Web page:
Meeting News

Kahook, Samuelson debate MIGS procedures with phaco

Thomas W. Samuelson
Malik Y. Kahook

KOLOA, Hawaii — Excisional goniotomy is just as safe and effective as device procedures for the treatment of mild-to-moderate glaucoma, Malik Y. Kahook, MD, argued at Hawaiian Eye 2020.

“Goniotomy is the second most common surgical [glaucoma] procedure performed in the United States today,” he said, addressing the procedure’s safety profile during a debate with Thomas W. Samuelson, MD.

Kahook’s first choice of surgical intervention is a device-free, implant-free approach, since a healing response will lead to scarring over any device placed in the angle.

In addition, endothelial cell loss is a real-world problem.

“We have to keep in mind when we’re treating mild-to-moderate patients, younger patients, what are we doing long term?” he asked.

In terms of efficacy, excisional goniotomy has shown an IOP reduction of 24% to 36% and a medication burden reduction of 37% to 70%.

“I choose excisional goniotomy for the reliability and versatility without leaving an implant behind or worrying about reimbursement,” Kahook said. “Implant free is the logical choice.”

Samuelson, however, argued the case for canal-based microinsert surgery when combining cataract and glaucoma surgery.

“If my starting point is mild to moderate, and if phaco alone has already helped some, while I want to enhance outflow if possible, I am reluctant to dramatically alter normal anatomy and physiology,” he said.

In terms of efficacy, five different randomized MIGS trials have shown a reduction in IOP in the study arm better than those who received cataract surgery alone, at an average of 5.3 mm Hg at 2 years.

Samuelson looks to procedures that will have the least likelihood of disrupting anatomy or causing fibrotic healing response in the long-term.

“The iStent inject is 230 µm, both iStents together are about half a millimeter. That’s 1.38% of the angle. We’re leaving 98.7% of the angle untouched,” Samuelson said. For me I like the less disruptive approach.”

MIGS devices also have longer-term data available than goniotomy. Both iStent and Hydrus devices have data showing positive results through 3 years.

“I need longer than 6- to 12-month data. There are a lot of studies on incisional goniotomy, but most of them are 6 to 12 months,” he said. “For now, I like the minimalist approach of canal devices.” – by Rebecca L. Forand

 

References:

Kahook MY. Debate 3. The best MIGS procedure with phaco: The case for goniotomy. Presented at: Hawaiian Eye 2020; Jan. 18-24, 2020; Koloa, Hawaii.

Samuelson TW. Debate 3. The best MIGS procedure with phaco: The case for canal-based microstents. Presented at: Hawaiian Eye 2020; Jan. 18-24, 2020; Koloa, Hawaii.

Disclosures: Kahook reports he is a consultant to and receives royalties from New World Medical. Samuelson reports financial relationships with Glaukos and Ivantis.

Thomas W. Samuelson
Malik Y. Kahook

KOLOA, Hawaii — Excisional goniotomy is just as safe and effective as device procedures for the treatment of mild-to-moderate glaucoma, Malik Y. Kahook, MD, argued at Hawaiian Eye 2020.

“Goniotomy is the second most common surgical [glaucoma] procedure performed in the United States today,” he said, addressing the procedure’s safety profile during a debate with Thomas W. Samuelson, MD.

Kahook’s first choice of surgical intervention is a device-free, implant-free approach, since a healing response will lead to scarring over any device placed in the angle.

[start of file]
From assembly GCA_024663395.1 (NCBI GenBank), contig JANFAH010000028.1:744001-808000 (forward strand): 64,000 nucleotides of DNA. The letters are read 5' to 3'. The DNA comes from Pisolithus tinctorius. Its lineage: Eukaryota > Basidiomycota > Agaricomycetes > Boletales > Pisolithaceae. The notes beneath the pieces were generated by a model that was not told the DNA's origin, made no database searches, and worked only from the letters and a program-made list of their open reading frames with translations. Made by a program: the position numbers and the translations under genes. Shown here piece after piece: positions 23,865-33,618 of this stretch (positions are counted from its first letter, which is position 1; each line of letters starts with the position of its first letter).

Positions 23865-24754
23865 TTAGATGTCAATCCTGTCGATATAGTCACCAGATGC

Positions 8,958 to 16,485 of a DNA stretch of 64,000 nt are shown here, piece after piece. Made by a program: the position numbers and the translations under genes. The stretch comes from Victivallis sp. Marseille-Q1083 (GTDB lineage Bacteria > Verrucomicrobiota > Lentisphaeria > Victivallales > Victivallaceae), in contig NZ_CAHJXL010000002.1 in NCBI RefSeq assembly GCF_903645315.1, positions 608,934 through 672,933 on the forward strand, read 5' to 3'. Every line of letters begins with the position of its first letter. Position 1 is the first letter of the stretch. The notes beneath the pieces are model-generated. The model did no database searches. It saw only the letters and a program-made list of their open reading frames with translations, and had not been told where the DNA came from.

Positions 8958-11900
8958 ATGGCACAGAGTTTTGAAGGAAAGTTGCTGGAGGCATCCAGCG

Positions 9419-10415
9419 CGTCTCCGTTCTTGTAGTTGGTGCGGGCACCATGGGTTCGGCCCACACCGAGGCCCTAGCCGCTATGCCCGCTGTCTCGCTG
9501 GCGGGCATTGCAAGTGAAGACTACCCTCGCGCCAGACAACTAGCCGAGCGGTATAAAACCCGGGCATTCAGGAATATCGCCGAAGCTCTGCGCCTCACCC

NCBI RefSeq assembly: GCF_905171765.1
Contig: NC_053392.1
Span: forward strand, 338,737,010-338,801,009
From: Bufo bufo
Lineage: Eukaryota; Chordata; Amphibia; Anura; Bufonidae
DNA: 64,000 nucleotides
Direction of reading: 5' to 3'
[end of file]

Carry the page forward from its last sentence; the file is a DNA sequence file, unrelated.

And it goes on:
In addition, endothelial cell loss is a real-world problem.

“We have to keep in mind when we’re treating mild-to-moderate patients, younger patients, what are we doing long term?” he asked.

In terms of efficacy, excisional goniotomy has shown an IOP reduction of 24% to 36% and a medication burden reduction of 37% to 70%.

“I choose excisional goniotomy for the reliability and versatility without leaving an implant behind or worrying about reimbursement,” Kahook said. “Implant free is the logical choice.”

Samuelson, however, argued the case for canal-based microinsert surgery when combining cataract and glaucoma surgery.

“If my starting point is mild to moderate, and if phaco alone has already helped some, while I want to enhance outflow if possible, I am reluctant to dramatically alter normal anatomy and physiology,” he said.

In terms of efficacy, five different randomized MIGS trials have shown a reduction in IOP in the study arm better than those who received cataract surgery alone, at an average of 5.3 mm Hg at 2 years.

Samuelson looks to procedures that will have the least likelihood of disrupting anatomy or causing fibrotic healing response in the long-term.

“The iStent inject is 230 µm, both iStents together are about half a millimeter. That’s 1.38% of the angle. We’re leaving 98.7% of the angle untouched,” Samuelson said. For me I like the less disruptive approach.”

MIGS devices also have longer-term data available than goniotomy. Both iStent and Hydrus devices have data showing positive results through 3 years.

“I need longer than 6- to 12-month data. There are a lot of studies on incisional goniotomy, but most of them are 6 to 12 months,” he said. “For now, I like the minimalist approach of canal devices.” – by Rebecca L. Forand

 

References:

Kahook MY. Debate 3. The best MIGS procedure with phaco: The case for goniotomy. Presented at: Hawaiian Eye 2020; Jan. 18-24, 2020; Koloa, Hawaii.

Samuelson TW. Debate 3. The best MIGS procedure with phaco: The case for canal-based microstents. Presented at: Hawaiian Eye 2020; Jan. 18-24, 2020; Koloa, Hawaii.

Disclosures: Kahook reports he is a consultant to and receives royalties from New World Medical. Samuelson reports financial relationships with Glaukos and Ivantis.

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